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The ‘happy strategies’ game: Matching land and water interventions with landscape needs

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The ‘happy strategies’ game: Matching land and water interventions with landscape needs

  1. 1. The ‘Happy Strategies’ Game: Matching Land and Water Interventions with Landscape Needs Alan Duncan, Beth Cullen, Catherine Pfeifer and Peter Ballantyne International Forum on Water and Food, Johannesburg, South Africa 14-16 Nov 2011 http://www.nbdc.org
  2. 2. Origins of the Game  Nile Project 3: Aims to identify ‘best bet’ practices and technologies to scale out
  3. 3. Objectives of the Game  Match what we know to a specific landscape  Combine practices and interventions into a strategy to address specific issues/problems of a landscape  Test an interactive ‘game’ approach to matching supply and demand
  4. 4. Process • Groups form, each with a facilitator, set of game cards • Landscape introduction – contours, issues, actors … • Groups formulate initial strategy ideas / review package of ‘practices’ in its hand • Combine practices into a strategy – Exchange wanted / unwanted practices with other groups (with the helpdesk) – Identify essential ‘interventions’ to deliver the strategy – Develop innovations – practices – that you need but are not already in the game. Obtain these from the helpdesk • Share your strategy with the wider group – Document your strategy, how you came to it, major choices, any trade-offs you made
  5. 5. Intended result by group  An ‘objective’ tailored to the landscape [in the presentation]  A strategy to achieve this objective, comprising:  Package of practices  Essential interventions  Needed Innovations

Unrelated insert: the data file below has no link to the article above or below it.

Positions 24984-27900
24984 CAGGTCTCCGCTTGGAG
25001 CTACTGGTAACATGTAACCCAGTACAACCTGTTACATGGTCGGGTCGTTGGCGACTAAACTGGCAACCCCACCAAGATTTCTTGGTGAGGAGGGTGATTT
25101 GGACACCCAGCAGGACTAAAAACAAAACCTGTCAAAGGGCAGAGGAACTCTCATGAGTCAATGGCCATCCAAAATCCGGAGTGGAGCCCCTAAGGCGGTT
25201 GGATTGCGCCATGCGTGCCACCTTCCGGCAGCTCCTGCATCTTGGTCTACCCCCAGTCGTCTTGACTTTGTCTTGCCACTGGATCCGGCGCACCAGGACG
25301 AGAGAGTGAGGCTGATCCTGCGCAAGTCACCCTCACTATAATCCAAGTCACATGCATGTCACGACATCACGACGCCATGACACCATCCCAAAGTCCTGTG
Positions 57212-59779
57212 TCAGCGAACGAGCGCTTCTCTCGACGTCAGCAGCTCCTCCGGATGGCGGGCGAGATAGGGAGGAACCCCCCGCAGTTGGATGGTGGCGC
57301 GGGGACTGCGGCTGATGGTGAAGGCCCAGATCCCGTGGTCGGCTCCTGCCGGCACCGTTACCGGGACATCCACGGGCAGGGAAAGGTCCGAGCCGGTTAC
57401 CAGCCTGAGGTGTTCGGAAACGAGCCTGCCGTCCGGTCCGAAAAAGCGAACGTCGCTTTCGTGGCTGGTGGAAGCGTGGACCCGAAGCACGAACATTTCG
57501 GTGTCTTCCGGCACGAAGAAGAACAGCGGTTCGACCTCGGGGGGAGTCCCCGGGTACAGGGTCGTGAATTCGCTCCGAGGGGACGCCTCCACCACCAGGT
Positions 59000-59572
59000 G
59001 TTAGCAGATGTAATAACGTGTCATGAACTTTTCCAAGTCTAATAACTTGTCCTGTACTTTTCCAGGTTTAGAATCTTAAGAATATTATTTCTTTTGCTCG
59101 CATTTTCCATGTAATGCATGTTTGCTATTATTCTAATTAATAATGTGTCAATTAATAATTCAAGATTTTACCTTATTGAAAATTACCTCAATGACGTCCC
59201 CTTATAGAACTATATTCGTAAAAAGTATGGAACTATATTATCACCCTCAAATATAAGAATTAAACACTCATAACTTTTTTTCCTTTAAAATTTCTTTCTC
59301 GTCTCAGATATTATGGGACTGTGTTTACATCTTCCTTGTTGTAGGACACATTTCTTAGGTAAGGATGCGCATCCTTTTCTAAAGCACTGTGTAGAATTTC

6. 6. Site description – Jegerida This fictional landscape is derived from real sites of the NBDC
  7. 7. Elevation  Wide variation in elevation from Highland to Lowland
  8. 8. Slope  Some very steep terrain especially in mid-altitude areas.
  9. 9. Rainfall  Moderate rainfall of 900 to 1800 mm per year.  Poorly distributed – most falls in an intense rainy season
  10. 10. Soils  Deep volcanic soils  Susceptible to erosion  Prone to waterlogging  Low organic matter content
  11. 11. Access to markets and water  One major urban centre but poor infrastructural development  Many water courses for irrigation
  12. 12. Erosion potential  Slope and soils mean high erosion potential, particularly in Highland and mid- altitudinal areas.
  13. 13. Elevation Zone 1 highland Zone 2 midlands Zone 3 lowlands
  14. 14. Innovation platform updates
  15. 15. Jegerida innovation platform  First meeting held recently  Actors: Many government line departments, Local Agricultural Research Center, Grassroots Development NGO  Key land and water management constraints identified  Population increase leading to cultivation of steep slopes and land deforestation, soil erosion etc.  Very short land use planning horizon by farmers.  Limited use of improved land and water management technologies  Erosion – loss of soil fertility  Flooding in lowland areas  Poor crop yields
  16. 16. Baseline diagnosis  Looked at planning, implementation, innovation and livelihoods issues
  17. 17. System failures  Top-down implementation and lack of farmer/community participation seem to be major historical factors in deteriorating NRM practices.  Community based institutions may have been weakened due to strong government intervention during a previous regime  Although current approaches are said to be participatory, this is debatable which has implications for long-term sustainability.
  18. 18. Collective action not working  Planning and implementation  Most successful NRM activities are on farm and initiated and carried out by farmers  Those requiring collective action are not working due to previous efforts in which farmers have been co-opted and ownership has been lacking.
  19. 19. Farmer awareness Many govt respondents stated that “farmer awareness” was a major stumbling block to progress – such attitudes are not conducive to building farmer engagement.
  20. 20. Campaigns Implementation Quotas Land and water management interventions
  21. 21. Farmers often destroy the results of their work under collective schemes which is perhaps indicative of their feelings towards these activities.
  22. 22. Summary  Overlying issues  Poor food security  High poverty levels  Key land and water management constraints identified  Population increase leading to cultivation of steep slopes and land deforestation, soil erosion etc.  Very short land use planning horizon by farmers.  Limited use of improved land and water management technologies  Erosion – loss of soil fertility  Flooding in lowland areas  Poor crop yields  System constraints  Top down implementation  Weak local institutions  Market access limited

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